2. With the motor off, add the vinegar.  Pulse once or twice to mix in.  Do the same, one tablespoon at a time with the ice water. Don't wait until it forms a large ball, it will be tough.  Instead, check after the 2nd or 3rd tablespoon of water.  The dough is ready when you pinch it, and it sticks together.  If you pinch it and its still crumbly, it needs a little more water.
  3. Stop the machine, dump the crumbly dough into a bowl, and gather the dough into a ball with your hand. you can squeeze it a bit to make it stick together. If it just won't form a ball, add a tiny bit more water. (Note that if you are making crust in the food processor, you will use less water than most recipes call for.)
  4. Divide dough in two equal pieces.  Flatten it to a thick disc, then wrap your dough ball in wax paper or plastic wrap and chill it about 30 minutes in the refrigerator (or even better in the freezer!). If its too tough to roll out when you need it, let it warm a little bit on the counter, but try to keep it as cool as possible.
  5. Roll it out on a cool surface if you can.  Using the rolling pin from the center, gently push the dough out.  If it cracks, gently re-form it then keep going, trying to touch it with your hands as little as possible. You know its the right size when its about 2 inches larger than the pie plate turned upside down.  Then follow your pie recipe for baking.

"This One's for you, Grandpa" Peach Pie
If you're using fresh peaches  *Freestone* is important, as the pits come out easily.  If you get clingstone peaches by accident, they'll "cling" to the pit, and be much less cooperative in general.)
  • 2.5 pounds (about 6 medium) freestone peaches, pitted and sliced
  • 1 tsp lemon or lime juice, whatever you've got laying around
  • 1/3 cup all-purpose flour
  • 1/2 cup white sugar
  • 1/2 cup brown sugar
  • 1/4 teaspoon allspice or cinnamon, whatever you like
  • 1 heaping Tablespoon cornstarch
  • 1/4 cup butter
  • 1 egg yolk, used for eggwash
  • 1 Tablespoon milk/cream/water for eggwash
  • 1 recipe pastry for a 9 inch double crust pie
First, we must prepare the peaches by removing the skins, pitting and slicing them.  If you already know how to the super amazing trick we call blanching we use to remove the skins, then pit them, you can skip down to step one.  Otherwise, please read my extra special paragraph on "Peach Blanching 101" below:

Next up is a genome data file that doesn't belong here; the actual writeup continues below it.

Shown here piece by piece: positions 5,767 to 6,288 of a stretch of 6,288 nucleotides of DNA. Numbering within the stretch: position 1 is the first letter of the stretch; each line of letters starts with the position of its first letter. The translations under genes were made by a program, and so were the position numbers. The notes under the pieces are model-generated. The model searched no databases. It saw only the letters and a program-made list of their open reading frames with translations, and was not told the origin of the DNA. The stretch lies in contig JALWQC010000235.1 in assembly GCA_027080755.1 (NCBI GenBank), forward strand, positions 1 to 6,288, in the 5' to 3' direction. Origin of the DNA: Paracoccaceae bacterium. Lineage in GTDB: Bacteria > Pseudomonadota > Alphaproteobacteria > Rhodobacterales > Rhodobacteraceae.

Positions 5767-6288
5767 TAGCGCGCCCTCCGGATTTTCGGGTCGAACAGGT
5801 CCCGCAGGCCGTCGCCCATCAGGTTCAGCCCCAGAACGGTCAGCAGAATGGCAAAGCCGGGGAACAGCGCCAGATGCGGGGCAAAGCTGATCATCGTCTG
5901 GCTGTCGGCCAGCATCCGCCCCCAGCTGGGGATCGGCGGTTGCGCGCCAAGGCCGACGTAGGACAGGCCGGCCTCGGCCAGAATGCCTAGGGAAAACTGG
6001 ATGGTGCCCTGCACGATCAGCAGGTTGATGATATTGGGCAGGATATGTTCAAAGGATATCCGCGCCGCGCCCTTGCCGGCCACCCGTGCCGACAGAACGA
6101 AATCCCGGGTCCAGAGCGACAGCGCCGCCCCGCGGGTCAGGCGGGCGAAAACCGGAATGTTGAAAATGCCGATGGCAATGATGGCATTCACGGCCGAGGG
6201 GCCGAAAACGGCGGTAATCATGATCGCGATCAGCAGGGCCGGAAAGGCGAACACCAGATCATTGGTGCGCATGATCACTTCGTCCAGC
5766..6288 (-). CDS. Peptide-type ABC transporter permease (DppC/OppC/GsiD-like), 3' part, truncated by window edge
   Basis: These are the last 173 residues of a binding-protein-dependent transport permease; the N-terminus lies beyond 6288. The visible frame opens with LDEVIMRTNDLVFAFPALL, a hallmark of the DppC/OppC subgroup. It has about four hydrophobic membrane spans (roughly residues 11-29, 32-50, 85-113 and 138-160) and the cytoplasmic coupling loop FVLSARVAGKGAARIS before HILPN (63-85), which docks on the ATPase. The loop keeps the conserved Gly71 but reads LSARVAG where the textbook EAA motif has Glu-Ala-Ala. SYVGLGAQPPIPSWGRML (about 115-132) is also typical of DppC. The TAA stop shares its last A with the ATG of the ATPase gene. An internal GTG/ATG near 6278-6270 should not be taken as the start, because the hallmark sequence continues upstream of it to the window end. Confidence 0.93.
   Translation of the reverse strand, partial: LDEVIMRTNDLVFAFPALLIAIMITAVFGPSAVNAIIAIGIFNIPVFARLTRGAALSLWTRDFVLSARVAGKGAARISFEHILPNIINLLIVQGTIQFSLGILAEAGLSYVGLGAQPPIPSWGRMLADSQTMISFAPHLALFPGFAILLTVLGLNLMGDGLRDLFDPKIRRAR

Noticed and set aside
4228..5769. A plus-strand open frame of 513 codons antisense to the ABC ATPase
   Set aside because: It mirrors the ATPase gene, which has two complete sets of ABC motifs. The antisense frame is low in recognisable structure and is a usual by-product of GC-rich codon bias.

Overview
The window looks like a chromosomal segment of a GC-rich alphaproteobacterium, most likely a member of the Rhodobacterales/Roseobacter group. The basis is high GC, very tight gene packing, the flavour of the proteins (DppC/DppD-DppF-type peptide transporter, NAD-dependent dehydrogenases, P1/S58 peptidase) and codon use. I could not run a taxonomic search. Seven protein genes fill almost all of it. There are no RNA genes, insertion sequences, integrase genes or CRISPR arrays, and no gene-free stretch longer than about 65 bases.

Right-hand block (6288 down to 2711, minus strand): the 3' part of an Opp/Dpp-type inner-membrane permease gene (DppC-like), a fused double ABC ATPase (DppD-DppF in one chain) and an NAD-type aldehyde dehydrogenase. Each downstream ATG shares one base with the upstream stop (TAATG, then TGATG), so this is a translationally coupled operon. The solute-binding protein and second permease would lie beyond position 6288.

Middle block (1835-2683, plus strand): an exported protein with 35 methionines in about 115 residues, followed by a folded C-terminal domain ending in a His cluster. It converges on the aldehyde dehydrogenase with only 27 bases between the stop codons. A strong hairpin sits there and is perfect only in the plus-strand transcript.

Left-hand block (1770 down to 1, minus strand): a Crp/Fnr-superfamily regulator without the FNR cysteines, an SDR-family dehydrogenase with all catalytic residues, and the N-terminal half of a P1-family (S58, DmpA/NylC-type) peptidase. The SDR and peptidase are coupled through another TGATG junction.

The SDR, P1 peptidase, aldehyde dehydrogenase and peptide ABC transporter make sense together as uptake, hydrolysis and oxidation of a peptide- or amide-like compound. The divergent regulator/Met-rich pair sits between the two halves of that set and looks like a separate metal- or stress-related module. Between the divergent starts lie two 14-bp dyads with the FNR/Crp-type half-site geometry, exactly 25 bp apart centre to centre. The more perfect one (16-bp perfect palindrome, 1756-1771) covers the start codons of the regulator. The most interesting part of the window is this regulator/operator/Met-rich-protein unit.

• Get a large pot, fill it with water and boil it.  While you're waiting for that, get a bowl of water, and put a bunch of ice in it.  Once the water is boiling, gently place your peaches in it, using a slotted spoon or fry spoon.  Leave them in the boiling water for 45 sec-1min.  Then using the spoon, remove them from the boiling water, place them in the ice water, and let sit for about the same amount of time.  Once they're cool enough to handle, take a paring knife and make a criss-cross at the bottom of the peach.  The skins should slip right off (or at least come off easily enough that you won't want to hurt someone with that paring knife while trying to remove them).  Cut in half, remove pits, slice peach halves, and place into a large bowl.
  1. Coat peaches with lemon/lime juice.  It keeps them from turning brown, and adds that special something.
  2. Mix flour, sugar, cornstarch and butter and allspice into crumb stage. Mix with the peaches.
  3. Line a 9" pie plate with one of your pie crusts.  Paint a little eggwash on the bottom, between the crust and fruit, to help keep it from getting too soggy with all of the juices.
  4. Put fruit mixture into pie plate.
  5. Top with lattice strips of pie crust.  If you need help (like I did) check out the video.  Then eggwash the top crust.
  6. Bake at 450 degrees F (175 degrees C) for 15 minutes, then 350 for another 30 min. If you can, just turn the oven off, and let pie sit in the cooling oven.  It will allow a little more of the juices from the pie to boil off, making sure it sets up nicely, and isn't too watery.  Allow pie to cool (mostly) before slicing. Best when eaten fresh, but you can store covered in the fridge for up to three days.